The trouble with josei

27 09 2008


Manga is immensely popular with young female readers and many of them have been reading manga since it began to be integrated into public library collections in the early 2000s. These readers are now in their late teens and are familiar with manga and comfortable with its format and conventions. It could be expected that they will continue to read manga but be interested in more sophisticated subject matter and narratives. More good quality josei translations are becoming available in North American to meet this demand and there has been a precedent set by the integration of many seinen titles into public library collections. Despite this josei titles are currently under-represented in many public library collections.

There are a few potential reasons for this.

Providing access to mature material in a comic book format presents a challenge to public libraries. In North America comics are still primarily perceived as being for children and young adults – mature content in this medium can provoke controversy. Josei could be perceived as inappropriate for the public library patrons it might attract but despite the potential for censure public libraries regularly purchase both classic and current seinen titles that would generally appeal to a male demographic. Manga like the revered classics Lone Wolf and Cub by Kazuo Koike (violence! non-consensual sex! single parenting!) and Akira by Katsushiro Otomo (violence! non-consensual sex! mutation!) and newer titles like MPD Psycho by Eiji Otsuka (just think of the worst thing you can imagine!) contain violence and sexual themes. The “mature content” warnings affixed to these materials during cataloguing and processing can be expected to deter some patrons (and attract others) regardless of their age. These titles are included in public library collections based on their cultural and artistic merit or by public request and they are potentially accessible to inappropriately young readers. Clearly, this is a risk that selectors have been willing to take in adding seinen titles to their collections. Public libraries make these purchasing decisions because they have a mandate to provide diverse materials to their patrons and existing policy allows for the incorporation of comics that contain mature content into public library collections.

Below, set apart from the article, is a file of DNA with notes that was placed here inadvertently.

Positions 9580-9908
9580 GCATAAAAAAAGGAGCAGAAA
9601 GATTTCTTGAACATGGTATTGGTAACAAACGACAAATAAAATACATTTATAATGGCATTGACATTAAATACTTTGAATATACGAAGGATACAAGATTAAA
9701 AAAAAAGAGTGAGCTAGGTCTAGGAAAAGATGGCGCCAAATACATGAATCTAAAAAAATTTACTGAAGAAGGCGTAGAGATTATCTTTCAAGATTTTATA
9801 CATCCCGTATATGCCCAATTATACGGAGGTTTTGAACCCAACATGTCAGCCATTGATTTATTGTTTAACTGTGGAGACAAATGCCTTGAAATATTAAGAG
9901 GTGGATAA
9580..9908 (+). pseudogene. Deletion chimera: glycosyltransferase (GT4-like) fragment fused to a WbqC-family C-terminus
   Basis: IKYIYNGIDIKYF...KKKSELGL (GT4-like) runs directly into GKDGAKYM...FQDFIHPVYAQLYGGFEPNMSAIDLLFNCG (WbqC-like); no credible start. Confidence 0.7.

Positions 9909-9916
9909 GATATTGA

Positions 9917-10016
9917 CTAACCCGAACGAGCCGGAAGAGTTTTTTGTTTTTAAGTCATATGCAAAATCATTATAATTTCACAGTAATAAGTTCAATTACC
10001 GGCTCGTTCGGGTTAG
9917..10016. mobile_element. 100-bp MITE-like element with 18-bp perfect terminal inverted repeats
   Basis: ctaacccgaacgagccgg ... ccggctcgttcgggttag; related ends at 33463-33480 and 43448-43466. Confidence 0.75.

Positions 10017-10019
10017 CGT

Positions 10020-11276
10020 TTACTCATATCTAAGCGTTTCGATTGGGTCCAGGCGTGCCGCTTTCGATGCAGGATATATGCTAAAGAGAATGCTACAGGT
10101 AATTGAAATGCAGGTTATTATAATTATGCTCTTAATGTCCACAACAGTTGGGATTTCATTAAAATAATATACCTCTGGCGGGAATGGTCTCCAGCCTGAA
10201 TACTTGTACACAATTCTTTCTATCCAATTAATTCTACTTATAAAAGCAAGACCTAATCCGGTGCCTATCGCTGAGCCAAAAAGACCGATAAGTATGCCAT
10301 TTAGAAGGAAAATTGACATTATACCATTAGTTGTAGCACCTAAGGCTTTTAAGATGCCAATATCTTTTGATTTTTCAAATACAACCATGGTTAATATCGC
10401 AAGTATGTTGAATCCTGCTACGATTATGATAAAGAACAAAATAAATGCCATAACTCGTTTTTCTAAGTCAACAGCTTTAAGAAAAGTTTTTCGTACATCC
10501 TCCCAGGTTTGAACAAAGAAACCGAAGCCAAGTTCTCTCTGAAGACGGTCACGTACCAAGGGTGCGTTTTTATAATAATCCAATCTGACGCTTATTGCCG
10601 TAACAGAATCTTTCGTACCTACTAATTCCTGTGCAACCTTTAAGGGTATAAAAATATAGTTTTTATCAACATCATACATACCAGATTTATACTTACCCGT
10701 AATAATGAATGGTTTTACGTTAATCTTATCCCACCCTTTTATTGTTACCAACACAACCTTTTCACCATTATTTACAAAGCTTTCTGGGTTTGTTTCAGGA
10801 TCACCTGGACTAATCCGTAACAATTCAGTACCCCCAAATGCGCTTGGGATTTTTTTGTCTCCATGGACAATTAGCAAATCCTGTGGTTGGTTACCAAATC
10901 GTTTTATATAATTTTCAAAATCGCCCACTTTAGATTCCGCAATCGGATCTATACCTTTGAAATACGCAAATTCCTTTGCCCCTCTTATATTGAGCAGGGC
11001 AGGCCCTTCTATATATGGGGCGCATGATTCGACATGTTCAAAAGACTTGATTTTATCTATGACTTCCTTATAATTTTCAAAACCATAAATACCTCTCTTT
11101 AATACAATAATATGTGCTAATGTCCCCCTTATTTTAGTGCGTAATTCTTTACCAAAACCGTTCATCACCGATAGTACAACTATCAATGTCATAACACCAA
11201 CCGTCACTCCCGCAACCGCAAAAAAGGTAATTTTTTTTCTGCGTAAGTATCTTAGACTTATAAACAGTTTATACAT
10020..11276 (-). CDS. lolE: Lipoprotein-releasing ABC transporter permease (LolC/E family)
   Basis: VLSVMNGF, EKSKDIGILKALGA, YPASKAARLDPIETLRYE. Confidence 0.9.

Reservations regarding mature content should not be a deterrent to providing access to josei. If the aesthetic extremes of seinen have been judged acceptable for public library collections there must also be a place for the decidedly more humane and often humorous mature content represented in josei.

Another facet of comic collection development is that the established readership for comics in North America is still predominantly young men. Public libraries must always consider the needs of the communities they serve. Without a demand for comics marketed for women there is no impetus for public libraries to provide them. Manga, however, has reached a level of acceptance with young women the far exceeds their interest in North American comics. While North American comics have failed to attract a significant market of loyal female readers the potential exists for young women who read manga to retain their interest in the medium. While many public libraries shape their collections based on popular demand there may be a lack of awareness amongst female manga readers that genres other then shojo exist.

Public libraries could be positioned to facilitate awareness of the some of the josei titles that are available to their patrons through recommended reading and personalized title referral services. With a bit of judicious purchasing josei could become a legitimate and popular part of public library collections.

Images: image from the anime television series based on Pet Shop of Horrors by Matsuri Akino, panel from Tramps Like Us by Yayoi Ogawa, character art from Paradise Kiss by Ai Yazawa

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